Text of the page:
If there existed a JSON representation of a commit object, it would look something like the following: 

Now that we’ve learned about Git objects, let’s take a look at an example to actually see the inner workings of git using some plumbing commands! 

To follow along, set up a demo-repo and a file called test.txt with “test content” inside. Let’s also go ahead and add that to our staging area, which will generate a blob object for the file, test.txt.

When we added the file to our staging area, we essentially took a snapshot of the contents of test.txt. To take this snapshot, we create a blob object and generate a SHA-1 hash of the contents of the file, test.txt, for the key.

Now, if you run “find .git/objects -type f” in the command line, it’ll come up with a file path that resembles a SHA-1 Hash — because that’s exactly what it is!

Note: Notice that Git split the hash into d6 & 70460… — Git names the subdirectory with the first 2 characters of the SHA-1, and the filename is the remaining 38 characters.

To check the value (or the content of the .git/object that we just found), we can use “git cat-file -p <HASH>”. The git cat-file command will display the contents of a git object, such as a blob in this example.

In this example, we are operating at the lowest level of abstraction (tracking only files, not directories etc), so we are just taking the SHA-1 of files and creating blob objects. Can we now create a tree object?

Of course! Recall that a commit object is merely a reference to a tree object. So, if we go ahead and “git commit” our staged changes, we’ll effectively not only create a tree object, but also a commit object!

Here, we re-use the git cat-file command to explore the tree object that’s pointed to by the latest commit object on the main branch currently. Then, to explore the commit object that is pointing to the tree object, we can use git rev-parse to first find the hash of the latest commit on the main branch:

Then we can use the git cat-file command again to display the contents of the commit object, using the SHA-1 object name obtained in the previous step:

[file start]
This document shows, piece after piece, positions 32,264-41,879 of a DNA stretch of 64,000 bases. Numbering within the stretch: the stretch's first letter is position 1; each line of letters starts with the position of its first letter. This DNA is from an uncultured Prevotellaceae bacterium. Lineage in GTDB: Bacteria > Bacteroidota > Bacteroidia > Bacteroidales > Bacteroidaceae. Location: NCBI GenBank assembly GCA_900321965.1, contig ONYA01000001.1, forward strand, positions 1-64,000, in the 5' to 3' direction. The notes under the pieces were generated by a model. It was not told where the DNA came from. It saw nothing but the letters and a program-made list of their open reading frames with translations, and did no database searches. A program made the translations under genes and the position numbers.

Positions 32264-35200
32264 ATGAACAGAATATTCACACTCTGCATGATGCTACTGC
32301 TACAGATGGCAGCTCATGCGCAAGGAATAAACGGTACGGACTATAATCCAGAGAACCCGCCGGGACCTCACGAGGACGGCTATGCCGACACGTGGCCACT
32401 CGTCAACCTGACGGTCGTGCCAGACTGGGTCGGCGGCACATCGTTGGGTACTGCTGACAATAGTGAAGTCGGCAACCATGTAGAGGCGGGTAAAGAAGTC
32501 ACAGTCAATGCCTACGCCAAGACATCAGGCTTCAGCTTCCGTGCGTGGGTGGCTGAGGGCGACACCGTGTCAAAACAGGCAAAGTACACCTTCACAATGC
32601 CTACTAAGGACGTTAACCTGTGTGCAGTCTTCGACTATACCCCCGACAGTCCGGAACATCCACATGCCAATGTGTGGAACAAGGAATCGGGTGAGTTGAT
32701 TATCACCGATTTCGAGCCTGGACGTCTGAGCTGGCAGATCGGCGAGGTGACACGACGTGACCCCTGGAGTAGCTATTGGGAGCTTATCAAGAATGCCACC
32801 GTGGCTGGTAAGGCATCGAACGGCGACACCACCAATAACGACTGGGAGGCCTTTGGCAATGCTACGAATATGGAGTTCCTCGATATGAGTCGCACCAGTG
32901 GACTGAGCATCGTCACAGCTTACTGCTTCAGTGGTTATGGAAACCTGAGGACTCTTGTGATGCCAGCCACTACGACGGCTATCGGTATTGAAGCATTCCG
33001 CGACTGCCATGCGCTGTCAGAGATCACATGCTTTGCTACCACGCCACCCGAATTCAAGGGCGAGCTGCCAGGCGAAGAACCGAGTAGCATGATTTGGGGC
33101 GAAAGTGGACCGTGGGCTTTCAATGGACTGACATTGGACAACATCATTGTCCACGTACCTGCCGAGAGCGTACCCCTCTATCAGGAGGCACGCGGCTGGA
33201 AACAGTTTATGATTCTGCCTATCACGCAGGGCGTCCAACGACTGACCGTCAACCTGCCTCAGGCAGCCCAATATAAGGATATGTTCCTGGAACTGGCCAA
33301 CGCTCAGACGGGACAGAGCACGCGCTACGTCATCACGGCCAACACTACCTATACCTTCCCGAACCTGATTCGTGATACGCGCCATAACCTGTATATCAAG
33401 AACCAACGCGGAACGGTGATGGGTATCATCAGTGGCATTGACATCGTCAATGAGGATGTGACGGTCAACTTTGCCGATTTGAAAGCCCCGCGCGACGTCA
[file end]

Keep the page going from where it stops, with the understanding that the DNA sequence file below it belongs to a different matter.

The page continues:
Finally, let’s list all of the git objects in our .git/objects folder by: 

As we expected, we see the 3 git objects we’ve explored using git plumbing commands: d6/704.. (blob), 80/865…(tree), 28/000… (commit). We can double-check these via the hashes we found in the previous steps. 

Commits are snapshots, not diffs

In conclusion, rather than a series of changes or diffs, commits in Git are snapshots of the repository at specific points in time as seen in the “snapshot” design of blob objects & its key-value store design. 

As we saw, this design choice allows Git to store the entire history of a repository efficiently, without having to track the changes (or diffs) made to each file individually. 

Having rebuilt (or built for the first time) our mental models of how git commits actually work, we’ll be able to more effectively use this powerful tool in our daily work to supercharge development and make better decisions while building workflows for our teams!

Aviator: Automate your cumbersome merge processes

Aviator automates tedious developer workflows by managing git Pull Requests (PRs) and continuous integration test (CI) runs to help your team avoid broken builds, streamline cumbersome merge processes, manage cross-PR dependencies, and handle flaky tests while maintaining their security compliance.

There are 4 key components to Aviator:

  1. MergeQueue – an automated queue that manages the merging workflow for your GitHub repository to help protect important branches from broken builds. The Aviator bot uses GitHub Labels to identify Pull Requests (PRs) that are ready to be merged, validates CI checks, processes semantic conflicts, and merges the PRs automatically.
  2. ChangeSets – workflows to synchronize validating and merging multiple PRs within the same repository or multiple repositories. Useful when your team often sees groups of related PRs that need to be merged together, or otherwise treated as a single broader unit of change.
  3. FlakyBot – a tool to automatically detect, take action on, and process results from flaky tests in your CI infrastructure.
  4. Stacked PRs CLI – a command line tool that helps developers manage cross-PR dependencies. This tool also automates syncing and merging of stacked PRs. Useful when your team wants to promote a culture of smaller, incremental PRs instead of large changes, or when your workflows involve keeping multiple, dependent PRs in sync.

Try it for free.